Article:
Joachim of Fiore

Joachim of Flora, in a fifteenth century woodcut

Joachim of Fiore, also known as Joachim of Flora (c. 1135 – March 30, 1202), was a Christian visionary and abbot whose teaching of a three-stage providential history kindled tremendous expectations for the reform of the Catholic Church and the coming of a new age of the Holy Spirit.

The son of a court official in Calabria, Italy, Joachim followed at first in his father's footsteps and became a notary to the influential archbishop of Palermo in Sicily. After a powerful conversion experience, he became a monk, and then an abbot, and gained a reputation both for his teachings and his piety. He was encouraged by several popes to complete his writings, which detailed his understanding of God's work through three stages of history and his vision of the coming of a new age in which the monastic orders, rather than the institutional church, would become the center of a new world society of spirituality and peace.

After his death, Joachim's teachings became the center of controversy between reformers, especially the Spiritual Franciscans, and the more conservative elements in the Roman Catholic Church. His views on the trinity were mildly condemned as early as 1215, but his historical vision continued to provide powerful fuel for those who opposed ecclesiastic wealth and corruption, including the extremist movements of the Fraticelli, Dulcinians, and Brethren of the Free Spirit. His historical teachings were formally declared heretical in 1263, but his ideas continued to be influential up to the Protestant Reformation and beyond.

Contents

Dante declared him a prophet and placed him in paradise in his Divine Comedy.

Biography

Location of Calabria

Born in the small village of Celico near Cosenza, Calabria—at the time, part of the Kingdom of Sicily—Joachim was the son of Mauro the notary and his wife Gemma. He was educated at Cosenza, where he became a clerk in the courts and then a notary himself. His father, whose office was an influential one under the Norman kings of Sicily, placed him under the powerful Archbishop Etienne du Perche of Palermo, who also served as regent for the young William II of Sicily.

Around 1159, Joachim went on pilgrimage to the Holy Land, where he underwent a spiritual crisis and conversion in Jerusalem that turned him away from the worldly life. When he returned, he lived as a hermit for several years, wandering and preaching before joining the ascetic Cistercian abbey of Sambucina near Luzzi, Calabria as a lay brother, where he devoted his time to preaching without taking holy orders.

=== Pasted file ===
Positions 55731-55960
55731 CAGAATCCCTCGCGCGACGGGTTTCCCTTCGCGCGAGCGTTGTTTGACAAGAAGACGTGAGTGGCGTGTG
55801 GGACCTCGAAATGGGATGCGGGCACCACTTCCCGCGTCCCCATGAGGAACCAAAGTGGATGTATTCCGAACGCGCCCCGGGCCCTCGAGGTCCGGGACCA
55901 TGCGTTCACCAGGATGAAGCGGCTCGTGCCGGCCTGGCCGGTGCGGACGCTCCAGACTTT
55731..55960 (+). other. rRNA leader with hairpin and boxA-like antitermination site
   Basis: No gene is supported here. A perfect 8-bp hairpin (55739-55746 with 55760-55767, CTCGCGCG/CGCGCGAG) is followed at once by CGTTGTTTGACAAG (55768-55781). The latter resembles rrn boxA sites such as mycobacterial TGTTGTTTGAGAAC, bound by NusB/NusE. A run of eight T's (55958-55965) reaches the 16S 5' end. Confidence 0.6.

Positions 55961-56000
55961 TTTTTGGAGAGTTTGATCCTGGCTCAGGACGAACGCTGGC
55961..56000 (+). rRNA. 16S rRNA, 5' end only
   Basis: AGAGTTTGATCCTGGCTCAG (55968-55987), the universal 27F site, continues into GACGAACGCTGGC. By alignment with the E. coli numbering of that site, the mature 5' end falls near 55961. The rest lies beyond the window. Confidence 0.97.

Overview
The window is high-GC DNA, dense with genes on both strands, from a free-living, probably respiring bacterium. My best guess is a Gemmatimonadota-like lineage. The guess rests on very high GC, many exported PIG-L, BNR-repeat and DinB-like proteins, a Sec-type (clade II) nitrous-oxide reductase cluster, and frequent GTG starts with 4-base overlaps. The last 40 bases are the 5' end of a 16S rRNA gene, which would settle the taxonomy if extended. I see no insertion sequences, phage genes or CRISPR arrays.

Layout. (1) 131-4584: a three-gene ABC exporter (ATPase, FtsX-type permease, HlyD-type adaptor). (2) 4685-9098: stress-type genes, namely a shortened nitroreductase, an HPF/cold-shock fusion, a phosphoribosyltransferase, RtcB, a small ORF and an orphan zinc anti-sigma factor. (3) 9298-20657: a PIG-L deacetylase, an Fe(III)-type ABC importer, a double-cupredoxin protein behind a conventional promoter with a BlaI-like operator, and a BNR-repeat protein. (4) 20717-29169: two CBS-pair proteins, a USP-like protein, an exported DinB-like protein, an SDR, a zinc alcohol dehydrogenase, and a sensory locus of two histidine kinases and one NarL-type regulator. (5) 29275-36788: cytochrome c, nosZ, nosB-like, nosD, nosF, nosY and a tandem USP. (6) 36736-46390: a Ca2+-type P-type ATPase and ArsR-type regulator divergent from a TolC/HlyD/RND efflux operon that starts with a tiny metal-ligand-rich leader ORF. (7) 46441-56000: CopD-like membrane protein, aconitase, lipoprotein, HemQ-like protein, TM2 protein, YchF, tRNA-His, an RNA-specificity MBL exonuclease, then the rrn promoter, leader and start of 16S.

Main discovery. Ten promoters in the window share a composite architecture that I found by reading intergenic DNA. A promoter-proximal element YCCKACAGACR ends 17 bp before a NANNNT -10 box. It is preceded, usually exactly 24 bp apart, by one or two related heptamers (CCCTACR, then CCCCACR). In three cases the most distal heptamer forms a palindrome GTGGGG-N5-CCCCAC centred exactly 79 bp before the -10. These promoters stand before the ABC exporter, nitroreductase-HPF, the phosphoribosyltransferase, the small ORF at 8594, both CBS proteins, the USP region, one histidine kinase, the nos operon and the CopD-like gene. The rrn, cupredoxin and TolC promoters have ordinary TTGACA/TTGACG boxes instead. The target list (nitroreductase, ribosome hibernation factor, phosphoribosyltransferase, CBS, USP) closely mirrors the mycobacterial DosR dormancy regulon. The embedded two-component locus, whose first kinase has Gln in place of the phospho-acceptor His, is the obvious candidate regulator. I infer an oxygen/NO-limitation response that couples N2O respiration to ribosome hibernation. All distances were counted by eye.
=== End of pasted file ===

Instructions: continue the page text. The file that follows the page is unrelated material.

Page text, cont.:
Under pressure from ecclesiastical authorities, he formally joined the monks of the Abbey of Corazzo and was ordained a priest in 1168 or 69. He then applied himself entirely to biblical study, with a special view to uncovering the arcane meaning concealed in the scriptures, above all the Book of Revelation. To his dismay, he was acclaimed abbot by the monks of Corazzo (c. 1177). He then attempted to unite the monastery to the Cistercian Order, but was refused because of his community's poverty. In the winter of 1178, he appealed in person to William II of Sicily, who granted the monks some lands.

In 1182, finding the duties of his office an intolerable hindrance to what he deemed his higher calling, he appealed to Pope Lucius III, who relieved him of the administrative care of his abbey and warmly approved of his work, bidding him continue it in whatever monastery he thought best. He spent the following year and a half at the Cistercian Abbey of Casamari, engaged in the writing of his three great books. His dictations reportedly kept three scribes busy night and day. The young monk Lucas (later archbishop of Cosenza) acted as his secretary and was amazed to see so famous and eloquent a man wearing such humble clothing, and was deeply impressed by the devotion with which he preached and said Mass.

Ruins of the Abbey of Corazzo, where Joachim of Fiore was abbot

Joachim developed a three-stage, trinitarian understanding of the history of God's providence culminating in the approaching dawn of a new age of universal spirituality. He predicted the coming of an "angelic pope" who would do away with the corruption and luxury of the church and usher in an age of the Holy Spirit in which monastic life would play a key role. His interpretation of verses in the Book of Revelation led him to predict that the hierarchy of the church would become unnecessary and infidels such as Muslims and Jews would soon submit to the Christian faith.

In 1184, Joachim was in Rome and was again encouraged by Lucius III. Papal approbation was confirmed by Urban III in 1185, and again, more conditionally, by Clement III in 1187, the latter exhorting him to make no delay in completing his work and submitting it to the judgment of the Holy See.

Although his books remained unpublished, his drawings of the Trinity and the broad outlines of his teachings became well known. Some sources hold that Richard the Lionheart wished to meet him to discuss the Book of Revelation before leaving for the Third Crusade.

Joachim retired to the hermitage of Pietralata, writing all the while, and then founded the Abbey of Fiore (or Flora) in the mountains of Calabria. Flora became the center of a new and stricter branch of the Cistercian Order, approved by Celestine III in 1198. In 1200, Joachim publicly submitted all his writings to the examination of Pope Innocent III, but died before any judgment was passed.

The holiness of his life was widely known, and Dante would later affirm that miracles were said to have been wrought at his tomb.

Teachings and works

File:BorromeanRings-Trinity.svg Joachim's Novi ac Veteris Testamenti (“Book of Harmony of the New and Old Testaments”), explained his theory of providential history, in which the three ages of God's dispensation are related to the three persons of the Trinity. In Psalterium decem chordarum he describes a vision of a triangular psaltery with 10 strings, which clarified the mystery of the Trinity for him. His Expositio in Apocalypsim (“Exposition of the Apocalypse”) examines the coming of the Antichrist followed by the new age of the spirit.